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"Still the battle rages": Dublin mother's WWI diary goes online

The diary gives a fascinating glimpse into life in Ireland in 1916 for one mother whose son has been declared missing in action.

The first page of the diary
The first page of the diary

EVER WONDER WHAT life was like in Ireland during the time of World War I?

Today’s launch of the online publication of the diary of a woman alive during that time means that we can get a glimpse into everyday life in wartime Ireland.

The diary of Mary Martin, who lived in Monkstown, gives a look at the desperate wait for families who had children fighting in WWI, as Martin’s 20-year-old son Charlie went missing in action on the Salonika front. She started writing the diary for him when she got news that he was missing.

The site was launched today by Minister for Arts, Heritage and the Gaeltacht, Jimmy Deenihan.

Mary Martin

Mary Martin was a widow and mother of twelve children, living in the affluent Dublin suburb of Monkstown.  The site, A Family at War, contains Martin’s digitised diary, which was developed and produced by students on Trinity College Dublin’s M Phil in Digital Humanities and Culture, and the Digital Arts and Humanities PhD in UCC, using a manuscript from the collections of the National Library of Ireland.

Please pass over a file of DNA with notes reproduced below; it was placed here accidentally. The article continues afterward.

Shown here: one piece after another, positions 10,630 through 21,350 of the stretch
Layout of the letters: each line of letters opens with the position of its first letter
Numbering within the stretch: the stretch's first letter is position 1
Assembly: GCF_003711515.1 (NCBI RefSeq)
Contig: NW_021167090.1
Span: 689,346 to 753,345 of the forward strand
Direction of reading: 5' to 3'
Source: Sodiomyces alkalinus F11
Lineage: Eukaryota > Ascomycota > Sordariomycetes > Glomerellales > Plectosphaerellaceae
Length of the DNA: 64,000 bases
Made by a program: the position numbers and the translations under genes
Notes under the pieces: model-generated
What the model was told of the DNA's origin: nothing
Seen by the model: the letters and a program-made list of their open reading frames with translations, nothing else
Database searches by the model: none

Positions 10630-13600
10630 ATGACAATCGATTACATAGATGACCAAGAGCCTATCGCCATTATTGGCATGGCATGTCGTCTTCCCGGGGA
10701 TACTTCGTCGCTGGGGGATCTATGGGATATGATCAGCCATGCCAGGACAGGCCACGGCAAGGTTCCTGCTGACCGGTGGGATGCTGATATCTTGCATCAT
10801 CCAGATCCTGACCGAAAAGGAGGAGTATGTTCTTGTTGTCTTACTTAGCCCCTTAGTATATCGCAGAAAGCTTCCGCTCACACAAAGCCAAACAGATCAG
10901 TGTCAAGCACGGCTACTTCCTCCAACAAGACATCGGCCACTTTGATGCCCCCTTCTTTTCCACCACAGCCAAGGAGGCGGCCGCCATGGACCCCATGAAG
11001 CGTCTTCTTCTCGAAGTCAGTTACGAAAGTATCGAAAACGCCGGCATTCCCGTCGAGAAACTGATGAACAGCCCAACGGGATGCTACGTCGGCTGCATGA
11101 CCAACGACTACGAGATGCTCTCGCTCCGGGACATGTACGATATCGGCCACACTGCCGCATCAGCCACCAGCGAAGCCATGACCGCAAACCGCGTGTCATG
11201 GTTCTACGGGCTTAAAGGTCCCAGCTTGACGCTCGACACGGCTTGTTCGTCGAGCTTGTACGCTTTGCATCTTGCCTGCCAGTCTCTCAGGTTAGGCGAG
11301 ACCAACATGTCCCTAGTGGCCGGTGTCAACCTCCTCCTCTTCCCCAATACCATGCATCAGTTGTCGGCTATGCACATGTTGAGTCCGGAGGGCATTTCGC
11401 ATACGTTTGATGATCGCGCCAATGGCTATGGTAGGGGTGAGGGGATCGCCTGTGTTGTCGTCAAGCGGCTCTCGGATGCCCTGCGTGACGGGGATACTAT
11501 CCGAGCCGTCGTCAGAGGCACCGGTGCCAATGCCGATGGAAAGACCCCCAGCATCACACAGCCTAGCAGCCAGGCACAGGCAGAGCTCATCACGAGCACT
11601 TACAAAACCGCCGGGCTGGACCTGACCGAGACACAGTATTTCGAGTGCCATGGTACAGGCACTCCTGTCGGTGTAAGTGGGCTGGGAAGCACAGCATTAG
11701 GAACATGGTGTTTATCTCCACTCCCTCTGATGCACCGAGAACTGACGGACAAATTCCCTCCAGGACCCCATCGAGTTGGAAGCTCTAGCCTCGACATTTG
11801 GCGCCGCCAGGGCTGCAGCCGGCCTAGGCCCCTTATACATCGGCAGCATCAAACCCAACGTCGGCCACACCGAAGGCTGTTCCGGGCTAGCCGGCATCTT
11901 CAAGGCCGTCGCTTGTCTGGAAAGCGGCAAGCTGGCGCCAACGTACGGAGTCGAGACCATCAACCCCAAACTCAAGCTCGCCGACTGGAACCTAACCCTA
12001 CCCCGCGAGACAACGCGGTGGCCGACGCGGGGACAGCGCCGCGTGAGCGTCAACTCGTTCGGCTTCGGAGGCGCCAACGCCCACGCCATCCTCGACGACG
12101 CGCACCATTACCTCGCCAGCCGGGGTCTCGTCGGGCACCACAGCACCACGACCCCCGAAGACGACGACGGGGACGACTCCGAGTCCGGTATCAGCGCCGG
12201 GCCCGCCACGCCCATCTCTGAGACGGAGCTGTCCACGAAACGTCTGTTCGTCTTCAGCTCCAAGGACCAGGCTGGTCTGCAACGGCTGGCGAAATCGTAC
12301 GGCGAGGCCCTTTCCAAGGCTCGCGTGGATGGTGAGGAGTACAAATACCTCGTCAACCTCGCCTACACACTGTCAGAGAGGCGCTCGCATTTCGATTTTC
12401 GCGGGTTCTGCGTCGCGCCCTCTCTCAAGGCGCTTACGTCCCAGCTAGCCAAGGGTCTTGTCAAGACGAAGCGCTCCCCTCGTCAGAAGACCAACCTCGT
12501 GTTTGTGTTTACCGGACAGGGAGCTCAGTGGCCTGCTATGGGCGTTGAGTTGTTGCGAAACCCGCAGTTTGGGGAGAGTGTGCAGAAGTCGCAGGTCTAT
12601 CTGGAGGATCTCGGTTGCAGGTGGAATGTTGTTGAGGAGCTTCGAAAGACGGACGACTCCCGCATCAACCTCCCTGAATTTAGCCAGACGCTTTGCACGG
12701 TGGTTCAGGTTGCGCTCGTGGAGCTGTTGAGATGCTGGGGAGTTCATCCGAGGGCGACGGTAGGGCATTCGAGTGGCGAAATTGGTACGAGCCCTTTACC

The diary contains 132 entries that Martin wrote from 1 January 1916. The diary ended on May 25 of the same year, shortly before official word came that Charlie had been killed. The entire diary has been transcribed and digitised and is available online now.

The Easter Rising

The diary shows how news travelled about the Easter Rising, which began on Monday 24 April. The entry for Tuesday 25 April reads:

A very quiet peaceful day here but we hear (no newspapers published or mails arriving) that the Sinn Feiners are still in possession of GPO, & Westland Row & are defying the military. They say several people have been killed & that the GPO has changed hands a couple of times.

On the Wednesday, she wrote that there was “Still no authentic news but it appears the Sinn Feiner still hold the City”.

It is predicted food will get very scarce so ordered what I can conveniently get. No mail boat came in so there is no tidings of the boys. In the afternoon I went to the Tea Rooms we had a good many soldiers & sailors mostly of Staffordshire regiment. This has been a glorious day it is too terrible to think how it is being desecrated with murders & pillage for of course the mob is looting the shops.

The Friday 28 April entry shows the stark differences between the military and domestic events of the day:

It is reported that Connolly & Countess Markievicz & Sheehy Skeffington have been shot. The boys marked out the Tennis Court so I presume play will now begin for the Season.

Read: Scars of the Easter Rising you can still see on Dublin streets>

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